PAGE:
In Memory of W.B. Yeats Essay

In Memory Of W B Yeats Term paper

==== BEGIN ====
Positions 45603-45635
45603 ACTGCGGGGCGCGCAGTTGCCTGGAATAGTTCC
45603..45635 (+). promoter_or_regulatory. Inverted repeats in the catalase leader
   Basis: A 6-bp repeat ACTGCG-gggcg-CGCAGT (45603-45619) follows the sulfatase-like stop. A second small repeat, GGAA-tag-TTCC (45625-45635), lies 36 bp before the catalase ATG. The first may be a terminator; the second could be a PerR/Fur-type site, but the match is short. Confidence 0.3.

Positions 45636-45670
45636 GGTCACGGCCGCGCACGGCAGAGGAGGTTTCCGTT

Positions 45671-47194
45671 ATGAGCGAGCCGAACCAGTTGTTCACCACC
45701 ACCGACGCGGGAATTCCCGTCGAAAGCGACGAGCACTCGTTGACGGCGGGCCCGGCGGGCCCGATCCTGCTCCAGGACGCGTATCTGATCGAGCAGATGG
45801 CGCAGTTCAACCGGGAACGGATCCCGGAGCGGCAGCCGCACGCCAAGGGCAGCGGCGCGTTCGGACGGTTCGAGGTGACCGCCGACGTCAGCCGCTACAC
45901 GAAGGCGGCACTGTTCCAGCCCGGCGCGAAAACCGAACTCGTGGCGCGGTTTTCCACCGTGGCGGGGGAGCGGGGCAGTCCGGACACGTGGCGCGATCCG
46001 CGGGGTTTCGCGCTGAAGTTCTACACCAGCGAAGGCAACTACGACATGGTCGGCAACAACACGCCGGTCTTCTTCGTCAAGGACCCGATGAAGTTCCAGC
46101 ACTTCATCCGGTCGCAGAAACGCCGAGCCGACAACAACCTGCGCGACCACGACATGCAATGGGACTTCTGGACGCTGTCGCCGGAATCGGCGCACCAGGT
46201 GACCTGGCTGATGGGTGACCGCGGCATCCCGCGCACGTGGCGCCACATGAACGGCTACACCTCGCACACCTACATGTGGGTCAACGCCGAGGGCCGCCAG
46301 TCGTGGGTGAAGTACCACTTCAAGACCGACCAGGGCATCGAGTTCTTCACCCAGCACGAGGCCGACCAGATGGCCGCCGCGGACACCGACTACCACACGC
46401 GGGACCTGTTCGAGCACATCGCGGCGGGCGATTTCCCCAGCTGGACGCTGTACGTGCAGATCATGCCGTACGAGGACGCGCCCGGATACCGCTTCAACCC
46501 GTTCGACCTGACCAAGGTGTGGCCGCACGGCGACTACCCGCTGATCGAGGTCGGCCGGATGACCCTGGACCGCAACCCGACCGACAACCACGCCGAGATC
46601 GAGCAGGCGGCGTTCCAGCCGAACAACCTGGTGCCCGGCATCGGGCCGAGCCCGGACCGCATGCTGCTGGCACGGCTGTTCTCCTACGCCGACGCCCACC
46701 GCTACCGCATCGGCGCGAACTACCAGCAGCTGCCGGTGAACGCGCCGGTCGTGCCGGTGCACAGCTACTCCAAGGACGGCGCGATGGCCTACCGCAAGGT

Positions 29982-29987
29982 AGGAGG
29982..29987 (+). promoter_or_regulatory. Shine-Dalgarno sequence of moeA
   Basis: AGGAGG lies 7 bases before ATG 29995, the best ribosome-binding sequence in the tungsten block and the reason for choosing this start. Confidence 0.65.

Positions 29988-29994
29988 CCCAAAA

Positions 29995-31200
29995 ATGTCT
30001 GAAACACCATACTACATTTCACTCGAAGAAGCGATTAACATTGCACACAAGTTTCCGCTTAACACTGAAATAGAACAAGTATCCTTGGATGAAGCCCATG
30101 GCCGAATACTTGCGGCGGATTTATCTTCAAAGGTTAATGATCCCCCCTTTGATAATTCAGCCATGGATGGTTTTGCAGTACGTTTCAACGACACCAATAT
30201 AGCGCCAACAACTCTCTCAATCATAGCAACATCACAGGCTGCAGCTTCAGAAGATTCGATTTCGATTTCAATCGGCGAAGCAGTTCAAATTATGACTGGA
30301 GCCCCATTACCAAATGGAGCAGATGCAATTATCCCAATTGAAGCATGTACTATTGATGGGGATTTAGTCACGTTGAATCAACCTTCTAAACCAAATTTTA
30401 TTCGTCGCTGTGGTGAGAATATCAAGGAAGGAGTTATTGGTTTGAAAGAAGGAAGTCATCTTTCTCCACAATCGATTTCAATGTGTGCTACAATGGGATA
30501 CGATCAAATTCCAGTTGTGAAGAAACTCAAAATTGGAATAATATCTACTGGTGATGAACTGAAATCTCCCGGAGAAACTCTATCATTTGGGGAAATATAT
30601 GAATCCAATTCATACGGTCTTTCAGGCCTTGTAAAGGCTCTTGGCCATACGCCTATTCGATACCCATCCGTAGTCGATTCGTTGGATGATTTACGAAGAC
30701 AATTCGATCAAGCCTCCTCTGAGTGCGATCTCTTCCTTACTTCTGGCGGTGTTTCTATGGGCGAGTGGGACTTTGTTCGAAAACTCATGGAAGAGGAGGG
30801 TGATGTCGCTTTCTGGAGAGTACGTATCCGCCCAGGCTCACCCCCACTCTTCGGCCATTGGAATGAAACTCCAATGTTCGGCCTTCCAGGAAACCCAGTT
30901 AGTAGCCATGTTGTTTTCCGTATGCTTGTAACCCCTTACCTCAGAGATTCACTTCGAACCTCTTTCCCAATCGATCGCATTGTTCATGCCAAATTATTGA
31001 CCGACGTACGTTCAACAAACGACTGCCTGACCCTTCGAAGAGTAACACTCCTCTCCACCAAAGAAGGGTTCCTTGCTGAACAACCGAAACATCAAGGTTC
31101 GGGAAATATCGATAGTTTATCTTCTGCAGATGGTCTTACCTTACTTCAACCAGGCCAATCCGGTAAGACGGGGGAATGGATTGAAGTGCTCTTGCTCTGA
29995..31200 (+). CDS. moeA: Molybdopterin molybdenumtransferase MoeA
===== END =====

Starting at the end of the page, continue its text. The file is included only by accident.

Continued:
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An Analysis of In Memory of W.B. Yeats Friends often share stories or poems of loved one at their funeral. This helps to ease their pain and can also express accomplishments of the deceased. When W.B. Yeats passed away, one of his contemporaries, W.H. Auden, wrote a poem in memory of him. Auden’s poem entitled In Memory of W.B. Yeats, presents the life of Yeats from Auden’s perspective in three different sections. Using literary techniques such as diction, varied meter and rhyme, alliteration, and personification, Auden comments on poetry and its ability to outlive its author. Each of the three sections of this poem is different. The first section is composed of five stanzas each containing six lines. This mainly touches on the death of Yeats and contains neither meter nor rhyme. The second section is one stanza composed of ten lines and is a transitional section showing the human aspect of Yeats. It is written in iambic hexameter with a rhyme scheme of abbaccdeed. The last section is made up of nine stanzas each only four lines long. It is written mostly in iambic meter, although each line contains seven syllables due the amphimacers at the beginning of the line. This section touches on the nature of poetry and its impact and its rhyme scheme is aabbcc etc. In the first stanza Auden immediately begins throwing words at his readers which imply decay and death such as, “disappeared” and “dead of winter”. The natural surroundings reflect Yeats death as the “brooks were frozen, the airports almost deserted,/And snow disfigured the public statues”. Auden uses personification and alliteration in his description stating that “The mercury sank in the mouth of the dying day”. The last two lines contain alliteration and are repeated again at the end of this section: “What instruments we have agree/ The day of his death was a dark cold day”. Auden again describes nature in his second stanza, except this time he is portraying how nature pays no attention to Yeats’ death. “The wolves ran on…” despite his death and “The peasant river was untempted by the fashionable quays.” Auden utilizes pathetic fallacy in that last line giving emotions to the river. The final line, “The death of the poet was kept from his poems”, also illustrates how life keeps going on after Yeats dies. During the third stanza Auden focuses more on the actual passing of Yeats. He uses geographical diction to describe his Yeats’ death: “The provinces of his body..”, “The squares of his mind…”, and “Silence invaded the suburbs”. Auden also personified silence in that last line. Auden employs alliteration as well, “The current of his feeling failed”. Yeats “became his admirers”, living on in their memory. The fourth section discusses what will become of Yeats. His works are “scattered among a hundred cities”. He finds “his happiness in another kind of wood”, a bookcase as opposed to the forest. Yeats survives “in the guts of the living”. The last stanza pays attention to the future making an allusion to the “Bourse”, the French stock exchange, and juxtaposing that with “the poor”. However they will all go about their daily lives “each in the cell of himself”. The significance of his poetry will become mitigated because only “a few thousand will think of this day…The day of his death…” Auden repeats the last two lines from the first stanza, which alters the number of lines from six to eight. Auden’s second section comments on what Yeats had to deal with during his lifetime, and how his “gift survived it all”. Auden gives us examples of what he overcame, “The parish of rich women, physical decay,/Yourself”. Auden suggests that the conflict between Ireland and England “hurt [Yeats] into poetry”. Employing inverted syntax Auden states that “Ireland has her madness and her weather still” because Yeats’ poetry did not affect it. Poetry “survives” because it is an art form and it can stand alone with its integrity. It “flows…From ranches of isolation” , a cliché that we are all isolated from each other, and from “busy griefs” which are our everyday burdens. The rhyme has shifted from nonexistent in the first section, to near rhyme in this section, and perfects itself to end rhyme in the last section. Auden’s final section comments on the nature of poetry and begins with the death of Yeats. Using personification and apostrophe Auden makes a request, “Earth, receive an honoured guest”, which refers to the physical body of Yeats. Auden also personifies time mentioning that it is “intolerant of the brave and innocent,/ And indifferent…To a beautiful physique”. This is the universal truth that the average person is forgotten in time. However on the other hand time will “worship language” because words can never die. It “forgives/Everyone by whom it lives”. Auden is stating that time will “forgive” an author if they write words that are great because they will be remembered by those words. Auden gives examples of this by making allusions to “Kipling” and “Paul Cluadel”. In the fifth stanza of this section Auden shifts his focus to the present time and the events taking place around him. He is writing this poem during the dawn of World War II and illustrating how “All the dogs of Europe bark,/ And the living nations wait,/ Each sequestered in its hate”. Auden comments on the stupidity of war claiming that “Intellectual disgrace,/ Stares from every human face”. Next Auden instructs the poet in an apostrophe to “follow right” and “with your unconstraining voice,/Still persuade us to rejoice”. Alluding to the biblical story of creation Auden entreats poets to, “Make a vineyard of the curse [and]…let the healing fountains start”. In Auden’s last two lines he juxtaposes “prison” and “free” petitioning the poet to “Teach the free man how to praise”. That last line sums up the poem to make an excellent epitaph for William Butler Yeats. Auden breaks down his poem into three sections, each addressing different topics, but all conecting back to Yeats. These sections can also be look upon as stages in Yeats life. The first section represents his early years as a poet emphasized by the lack of meter and rhyme. Both of which also contribute to the sobering mood of Yeats’ death. The second section acts as a transition in the poem and can also stand for a transition in Yeats’ life which perhaps he accomplished by overcoming the obstacles described. The last section of Auden’s poem is written with flowing rhyme scheme and meter and suggests a time in Yeats life where he reached the pinnacle of his art. This is also the section where Auden described the benefit of words not only to the author, but to society as well and shows the triumphant end to Yeats’ life.